11 October 2013 Congratulations to New ICFO PhD graduate

Dr. Olga Borovkova

Thesis Commitee

Dr. Olga Borovkova graduated with a thesis on properties of conservative and dissipative solitons in artificial materials. Dr. Olga Borovkova received her Diploma in Physics from Lomonosov Moscow State University before joining the Nonlinear Optical Phenomena group at ICFO led by Prof. Lluis Torner. Her work at ICFO centered on the exploration of existence, stability and dynamics of optical solitons in various conservative and dissipative media with controllable parameters. Dr. Borovkova’s thesis, entitled ‘Soliton generation and control in engineered materials’ was supervised by Prof. Lluis Torner and Dr. Yaroslav Kartashov, visiting professor at ICFO from the Institute of Spectroscopy, Russian Academy of Sciences, Moscow.

Optical solitons provide unique opportunities for the control of light-by-light. Today, the field of soliton formation in natural materials is mature, as the main properties of the possible soliton states are well understood. In particular, optical solitons have been observed experimentally in a variety of materials and physical settings, including media with cubic, quadratic, photorefractive, saturable, nonlocal and thermal nonlinearities.

New opportunities for soliton generation, stability and control may become accessible in complex engineered, artificial materials, whose properties can be modified at will by, e.g., modulations of the material parameters or the application gain and absorption landscapes. In this way one may construct different types of linear and nonlinear optical lattices by transverse shallow modulations of the linear refractive index and the nonlinearity coefficient or complex amplifying structures in dissipative nonlinear media. The exploration of the existence, stability and dynamical properties of conservative and dissipative solitons in settings with spatially inhomogeneous linear refractive index, nonlinearity, gain or absorption, is the subject of this PhD Thesis.

We address stable conservative fundamental and multipole solitons in complex engineered materials with an inhomogeneous linear refractive index and nonlinearity. We show that stable two-dimensional solitons may exist in nonlinear lattices with transversally alternating domains with cubic and saturable nonlinearities. We consider multicomponent solitons in engineered materials, where one field component feels the modulation of the refractive index or nonlinearity while the other component propagates as in a uniform nonlinear medium. We study whether the cross-phase-modulation between two components allows the stabilization of the whole soliton state.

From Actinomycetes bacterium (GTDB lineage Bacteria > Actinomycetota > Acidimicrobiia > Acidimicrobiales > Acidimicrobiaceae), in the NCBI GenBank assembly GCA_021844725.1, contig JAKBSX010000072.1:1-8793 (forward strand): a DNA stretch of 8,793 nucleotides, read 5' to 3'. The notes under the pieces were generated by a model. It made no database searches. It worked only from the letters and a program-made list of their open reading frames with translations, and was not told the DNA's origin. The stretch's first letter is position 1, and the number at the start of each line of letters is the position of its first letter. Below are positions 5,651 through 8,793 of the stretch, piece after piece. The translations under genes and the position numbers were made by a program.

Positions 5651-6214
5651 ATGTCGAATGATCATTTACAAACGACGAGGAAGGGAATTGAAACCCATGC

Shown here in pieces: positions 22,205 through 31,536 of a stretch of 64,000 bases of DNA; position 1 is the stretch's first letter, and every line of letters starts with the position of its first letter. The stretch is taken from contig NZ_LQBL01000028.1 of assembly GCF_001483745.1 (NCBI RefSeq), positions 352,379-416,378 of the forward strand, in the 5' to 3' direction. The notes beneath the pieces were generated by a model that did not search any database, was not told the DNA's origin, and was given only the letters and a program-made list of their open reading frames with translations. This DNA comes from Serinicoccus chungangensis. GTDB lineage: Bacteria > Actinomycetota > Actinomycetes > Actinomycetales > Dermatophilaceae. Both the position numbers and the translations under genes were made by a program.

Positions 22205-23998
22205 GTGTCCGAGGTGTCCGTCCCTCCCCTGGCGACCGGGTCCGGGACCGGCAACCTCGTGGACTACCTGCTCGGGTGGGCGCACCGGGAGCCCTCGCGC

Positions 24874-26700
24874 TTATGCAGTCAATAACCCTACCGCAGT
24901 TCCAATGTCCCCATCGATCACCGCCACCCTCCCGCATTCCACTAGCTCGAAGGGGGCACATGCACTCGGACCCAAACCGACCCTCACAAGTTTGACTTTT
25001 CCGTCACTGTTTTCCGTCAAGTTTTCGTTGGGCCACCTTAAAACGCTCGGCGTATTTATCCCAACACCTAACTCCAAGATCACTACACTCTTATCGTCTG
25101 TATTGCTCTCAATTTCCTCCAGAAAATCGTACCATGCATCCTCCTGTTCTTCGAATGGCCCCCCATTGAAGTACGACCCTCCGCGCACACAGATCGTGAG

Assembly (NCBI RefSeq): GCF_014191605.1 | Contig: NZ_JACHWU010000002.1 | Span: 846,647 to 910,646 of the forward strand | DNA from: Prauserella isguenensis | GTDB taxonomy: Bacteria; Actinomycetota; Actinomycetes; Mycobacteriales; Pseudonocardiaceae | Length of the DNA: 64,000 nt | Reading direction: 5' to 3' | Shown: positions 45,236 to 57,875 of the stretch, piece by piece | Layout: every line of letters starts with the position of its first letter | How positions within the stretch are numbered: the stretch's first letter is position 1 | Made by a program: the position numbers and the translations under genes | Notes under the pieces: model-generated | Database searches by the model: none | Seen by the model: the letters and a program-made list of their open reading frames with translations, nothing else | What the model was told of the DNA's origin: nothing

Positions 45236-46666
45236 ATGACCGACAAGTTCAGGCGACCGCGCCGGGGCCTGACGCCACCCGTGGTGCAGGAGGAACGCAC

Media with defocusing nonlinearity growing rapidly from the center to the periphery is another example of a complex engineered material. We study such systems and, in contrast to the common belief, we have found that stable bright solitons do exist when defocusing nonlinearity grows towards the periphery rapidly enough. We consider different nonlinearity landscapes and analyze the types of soliton solution available in each case.

Nonlinear materials with complex spatial distributions of gain and losses also provide important opportunities for the generation of stable one- and multidimensional fundamental, multipole, and vortex solitons. We study one-dimensional solitons in focusing and defocusing nonlinear dissipative materials with single- and double-well absorption landscapes. In two-dimensional geometries, stable vortex solitons and complexes of vortices could be observed. We not only address stationary vortex structures, but also steadily rotating vortex solitons with azimuthally modulated intensity distributions in radially symmetric gain landscapes.

Finally, we study the possibility of forming stable topological light bullets in focusing nonlinear media with inhomogeneous gain landscapes and uniform two-photon absorption.

Prof. Dumitru Mihalache, National Institute of Physics and Nuclear Engineering, Horia Hulubei Bucarest, ROMANIA
Prof. Juan Pérez Torres, ICFO
Prof. José María Soto Crespo, Instituto de Óptica Daza de Valdés – CSIC, Madrid, SPAIN